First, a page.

Support, guidance & advice for todays primary carers
While most Australians will know someone who is affected by incontinence, harmful stigmas and misconceptions around the condition mean that sufferers can end up feeling isolated and unable to enjoy life in the same way they once did.
With the right support and management techniques, however, incontinence doesn’t have to come at the expense of a fulfilling life. Many people with this condition enjoy socialising, travelling, exercising, and having a healthy sex life, proving that life doesn’t end with incontinence.
Starting the Conversation
The first step to breaking the stigma surrounding incontinence is to talk about it. While this might sound simple at first, the topic can feel awkward or embarrassing – both for people living with the condition and their carers.
Despite the initial discomfort, starting the conversation is incredibly important for both the mental and physical well-being of your loved one.
According to a recent industry survey*, 78% of people believe incontinence affects their mental health in some way, with 12% of people believing it has a high impact on their emotional well-being.
Speaking openly about the topic can be the first step to helping your loved one manage or even improve their condition.
If you think someone you love may have continence issues, there are a few important things to consider before bringing up the conversation.
• Choose the right time and place. This should be somewhere private where your loved one feels relaxed and comfortable and where you can talk without disruptions and distractions.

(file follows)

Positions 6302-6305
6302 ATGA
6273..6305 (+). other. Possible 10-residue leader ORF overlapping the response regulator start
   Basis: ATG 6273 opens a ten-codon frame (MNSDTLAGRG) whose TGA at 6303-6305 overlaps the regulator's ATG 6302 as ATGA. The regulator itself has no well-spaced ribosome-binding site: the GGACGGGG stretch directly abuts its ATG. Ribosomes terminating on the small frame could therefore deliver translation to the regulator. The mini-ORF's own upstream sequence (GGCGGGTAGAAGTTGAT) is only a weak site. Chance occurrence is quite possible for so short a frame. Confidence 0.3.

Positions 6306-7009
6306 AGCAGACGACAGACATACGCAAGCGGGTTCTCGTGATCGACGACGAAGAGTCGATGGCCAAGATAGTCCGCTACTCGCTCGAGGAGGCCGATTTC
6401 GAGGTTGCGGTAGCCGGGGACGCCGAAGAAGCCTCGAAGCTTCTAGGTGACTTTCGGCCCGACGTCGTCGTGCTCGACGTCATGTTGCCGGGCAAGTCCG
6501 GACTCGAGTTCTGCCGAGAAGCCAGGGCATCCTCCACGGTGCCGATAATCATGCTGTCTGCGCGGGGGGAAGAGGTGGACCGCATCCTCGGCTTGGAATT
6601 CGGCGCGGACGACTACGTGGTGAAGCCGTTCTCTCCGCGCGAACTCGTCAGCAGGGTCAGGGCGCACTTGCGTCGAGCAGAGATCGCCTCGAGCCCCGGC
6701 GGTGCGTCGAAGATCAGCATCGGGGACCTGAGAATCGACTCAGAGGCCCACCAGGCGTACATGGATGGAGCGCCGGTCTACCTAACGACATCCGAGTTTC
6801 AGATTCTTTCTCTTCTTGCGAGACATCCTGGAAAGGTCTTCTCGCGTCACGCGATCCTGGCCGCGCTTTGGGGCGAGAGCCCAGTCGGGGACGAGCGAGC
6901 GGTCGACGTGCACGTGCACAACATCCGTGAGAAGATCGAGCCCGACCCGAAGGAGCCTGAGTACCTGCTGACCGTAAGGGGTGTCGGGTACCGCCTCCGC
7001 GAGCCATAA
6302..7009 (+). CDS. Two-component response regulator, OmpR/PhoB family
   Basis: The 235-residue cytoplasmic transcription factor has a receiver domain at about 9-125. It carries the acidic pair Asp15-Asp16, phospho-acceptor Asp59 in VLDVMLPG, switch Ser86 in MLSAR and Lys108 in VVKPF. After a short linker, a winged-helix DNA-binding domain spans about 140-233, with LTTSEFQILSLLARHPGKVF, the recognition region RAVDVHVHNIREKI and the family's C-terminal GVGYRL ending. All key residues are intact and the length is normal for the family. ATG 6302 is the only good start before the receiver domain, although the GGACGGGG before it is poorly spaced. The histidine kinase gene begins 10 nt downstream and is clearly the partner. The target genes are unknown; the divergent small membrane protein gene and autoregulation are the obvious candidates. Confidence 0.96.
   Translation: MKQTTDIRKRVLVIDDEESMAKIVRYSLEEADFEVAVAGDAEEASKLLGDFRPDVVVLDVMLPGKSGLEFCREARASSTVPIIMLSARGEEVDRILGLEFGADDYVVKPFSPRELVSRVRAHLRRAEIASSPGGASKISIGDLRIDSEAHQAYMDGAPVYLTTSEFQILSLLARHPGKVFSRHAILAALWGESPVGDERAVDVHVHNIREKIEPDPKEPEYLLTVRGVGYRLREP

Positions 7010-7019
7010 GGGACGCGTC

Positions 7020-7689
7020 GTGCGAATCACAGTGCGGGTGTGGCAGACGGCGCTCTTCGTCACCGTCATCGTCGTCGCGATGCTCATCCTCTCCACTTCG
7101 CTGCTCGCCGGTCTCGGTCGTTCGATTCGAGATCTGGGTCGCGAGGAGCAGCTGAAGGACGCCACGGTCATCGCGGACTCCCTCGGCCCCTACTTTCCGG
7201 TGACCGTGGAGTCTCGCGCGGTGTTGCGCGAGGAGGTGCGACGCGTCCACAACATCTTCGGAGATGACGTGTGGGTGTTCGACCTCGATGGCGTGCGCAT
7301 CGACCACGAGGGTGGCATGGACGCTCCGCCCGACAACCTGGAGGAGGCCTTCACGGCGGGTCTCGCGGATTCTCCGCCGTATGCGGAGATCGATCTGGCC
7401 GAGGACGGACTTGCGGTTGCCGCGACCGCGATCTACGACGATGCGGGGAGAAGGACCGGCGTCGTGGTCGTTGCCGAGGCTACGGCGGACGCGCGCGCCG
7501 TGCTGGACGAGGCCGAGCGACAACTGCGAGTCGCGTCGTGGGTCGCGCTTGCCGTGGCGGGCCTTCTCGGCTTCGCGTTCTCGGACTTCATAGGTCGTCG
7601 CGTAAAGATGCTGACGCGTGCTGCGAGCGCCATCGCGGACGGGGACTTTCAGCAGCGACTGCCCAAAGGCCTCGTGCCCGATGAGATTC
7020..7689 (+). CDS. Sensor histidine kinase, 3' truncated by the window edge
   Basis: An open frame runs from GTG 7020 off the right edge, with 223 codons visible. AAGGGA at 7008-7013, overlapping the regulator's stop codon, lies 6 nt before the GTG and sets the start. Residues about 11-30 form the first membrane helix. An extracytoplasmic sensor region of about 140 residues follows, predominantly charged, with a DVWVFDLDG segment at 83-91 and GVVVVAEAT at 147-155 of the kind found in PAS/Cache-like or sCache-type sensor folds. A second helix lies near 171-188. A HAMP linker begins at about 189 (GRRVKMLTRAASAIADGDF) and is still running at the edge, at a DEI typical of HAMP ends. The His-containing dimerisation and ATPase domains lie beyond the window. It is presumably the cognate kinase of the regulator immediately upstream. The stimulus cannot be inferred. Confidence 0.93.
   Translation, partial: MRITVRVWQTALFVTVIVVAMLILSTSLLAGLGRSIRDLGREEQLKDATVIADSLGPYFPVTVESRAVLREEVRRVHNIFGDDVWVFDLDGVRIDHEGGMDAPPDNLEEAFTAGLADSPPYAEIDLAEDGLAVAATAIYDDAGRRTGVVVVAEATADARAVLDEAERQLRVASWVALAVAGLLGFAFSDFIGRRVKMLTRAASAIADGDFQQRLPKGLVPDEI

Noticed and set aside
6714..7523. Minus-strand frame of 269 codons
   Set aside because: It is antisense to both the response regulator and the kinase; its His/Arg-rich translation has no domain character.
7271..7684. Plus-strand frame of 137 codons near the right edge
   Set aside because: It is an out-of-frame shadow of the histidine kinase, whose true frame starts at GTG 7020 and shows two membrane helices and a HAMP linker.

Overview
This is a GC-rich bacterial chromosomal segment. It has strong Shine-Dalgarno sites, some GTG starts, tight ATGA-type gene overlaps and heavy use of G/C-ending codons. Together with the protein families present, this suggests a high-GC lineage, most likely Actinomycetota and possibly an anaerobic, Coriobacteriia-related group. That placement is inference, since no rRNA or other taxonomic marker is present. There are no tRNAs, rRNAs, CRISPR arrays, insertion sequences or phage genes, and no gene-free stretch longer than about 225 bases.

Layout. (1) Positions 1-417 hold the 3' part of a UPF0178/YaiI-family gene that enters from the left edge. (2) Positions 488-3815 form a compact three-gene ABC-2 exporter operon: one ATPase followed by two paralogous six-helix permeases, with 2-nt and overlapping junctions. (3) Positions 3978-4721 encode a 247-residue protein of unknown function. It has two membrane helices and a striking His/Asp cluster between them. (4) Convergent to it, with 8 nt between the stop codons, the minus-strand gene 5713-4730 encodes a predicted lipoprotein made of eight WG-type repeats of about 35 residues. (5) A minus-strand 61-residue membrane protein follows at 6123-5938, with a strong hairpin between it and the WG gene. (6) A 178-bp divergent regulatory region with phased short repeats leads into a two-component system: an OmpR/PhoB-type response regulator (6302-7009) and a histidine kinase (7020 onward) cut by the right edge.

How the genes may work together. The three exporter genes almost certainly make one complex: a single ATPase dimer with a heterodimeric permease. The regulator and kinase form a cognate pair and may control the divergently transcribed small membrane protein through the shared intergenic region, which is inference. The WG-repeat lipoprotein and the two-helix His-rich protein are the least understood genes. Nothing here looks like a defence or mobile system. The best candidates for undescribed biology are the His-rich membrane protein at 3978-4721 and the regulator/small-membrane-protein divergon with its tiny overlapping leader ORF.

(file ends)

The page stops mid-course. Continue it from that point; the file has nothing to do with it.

• Use language that is sensitive and respectful. Remember that incontinence is an issue shrouded in shame, so your loved one will likely feel vulnerable speaking about it openly. Think about what you want to say before you have the conversation, and avoid words that may be embarrassing or offensive.
• Approach the conversation with empathy and understanding. Give your loved one space to explain their experiences and feelings if they feel comfortable doing so. Some people won’t want to discuss the issue straight away, so be patient and willing to have the talk when they’re ready.
• Share your concerns with your loved one and let them know you want to help them through the process. Offer support and let them know there are treatments and proven ways of managing incontinence.
Embracing Social Continence
Due to the stigma and shame surrounding the condition, maintaining an active social life can be difficult for people living with incontinence.
According to a recent industry survey*, more than 80% of people say that incontinence impacts their social life in some way, while more than 16% say it has a high impact.
However, with proper management and preparation, it is entirely possible to manage incontinence while living an active, fulfilling lifestyle.
Learning how to be ‘socially continent’ through careful preparation and management can help take the stress and anxiety out of socialising, exercising, or travelling with continence issues.
Not only can this make day-to-day life much easier and more enjoyable, but it reduces further risk of mental and physical health problems that can make incontinence even harder to manage.
When planning for a socially continent outing, be sure to consider the following:
1. Be sure to plan ahead. Prior to leaving for a social outing, check where the nearest restrooms are so you can help your loved one easily access them if needed.
2. Wear the right clothing. Think about what will allow your loved one to get changed quickly and in small spaces while still feeling comfortable during the social outing.